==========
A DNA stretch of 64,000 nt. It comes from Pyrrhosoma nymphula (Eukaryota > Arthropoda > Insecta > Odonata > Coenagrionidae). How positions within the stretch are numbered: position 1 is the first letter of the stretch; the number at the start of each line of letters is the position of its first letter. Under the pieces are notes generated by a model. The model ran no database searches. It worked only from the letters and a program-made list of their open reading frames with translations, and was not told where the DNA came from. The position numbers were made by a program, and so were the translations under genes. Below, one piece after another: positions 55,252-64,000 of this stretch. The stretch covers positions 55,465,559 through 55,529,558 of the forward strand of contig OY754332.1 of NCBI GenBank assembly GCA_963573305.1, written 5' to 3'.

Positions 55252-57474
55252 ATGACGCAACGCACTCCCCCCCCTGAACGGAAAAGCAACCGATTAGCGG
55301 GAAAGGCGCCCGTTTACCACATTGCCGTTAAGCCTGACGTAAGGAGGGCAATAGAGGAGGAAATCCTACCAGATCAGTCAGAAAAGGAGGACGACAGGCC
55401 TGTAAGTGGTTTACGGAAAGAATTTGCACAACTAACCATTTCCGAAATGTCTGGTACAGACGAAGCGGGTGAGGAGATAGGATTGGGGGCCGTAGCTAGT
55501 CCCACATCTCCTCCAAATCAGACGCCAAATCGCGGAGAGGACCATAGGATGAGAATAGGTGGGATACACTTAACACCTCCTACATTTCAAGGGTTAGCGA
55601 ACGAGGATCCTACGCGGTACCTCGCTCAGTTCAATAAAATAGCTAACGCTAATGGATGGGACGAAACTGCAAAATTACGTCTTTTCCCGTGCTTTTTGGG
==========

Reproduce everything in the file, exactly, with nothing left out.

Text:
A DNA stretch of 64,000 nt. It comes from Pyrrhosoma nymphula (Eukaryota > Arthropoda > Insecta > Odonata > Coenagrionidae). How positions within the stretch are numbered: position 1 is the first letter of the stretch; the number at the start of each line of letters is the position of its first letter. Under the pieces are notes generated by a model. The model ran no database searches. It worked only from the letters and a program-made list of their open reading frames with translations, and was not told where the DNA came from. The position numbers were made by a program, and so were the translations under genes. Below, one piece after another: positions 55,252-64,000 of this stretch. The stretch covers positions 55,465,559 through 55,529,558 of the forward strand of contig OY754332.1 of NCBI GenBank assembly GCA_963573305.1, written 5' to 3'.

Positions 55252-57474
55252 ATGACGCAACGCACTCCCCCCCCTGAACGGAAAAGCAACCGATTAGCGG
55301 GAAAGGCGCCCGTTTACCACATTGCCGTTAAGCCTGACGTAAGGAGGGCAATAGAGGAGGAAATCCTACCAGATCAGTCAGAAAAGGAGGACGACAGGCC
55401 TGTAAGTGGTTTACGGAAAGAATTTGCACAACTAACCATTTCCGAAATGTCTGGTACAGACGAAGCGGGTGAGGAGATAGGATTGGGGGCCGTAGCTAGT
55501 CCCACATCTCCTCCAAATCAGACGCCAAATCGCGGAGAGGACCATAGGATGAGAATAGGTGGGATACACTTAACACCTCCTACATTTCAAGGGTTAGCGA
55601 ACGAGGATCCTACGCGGTACCTCGCTCAGTTCAATAAAATAGCTAACGCTAATGGATGGGACGAAACTGCAAAATTACGTCTTTTCCCGTGCTTTTTGGG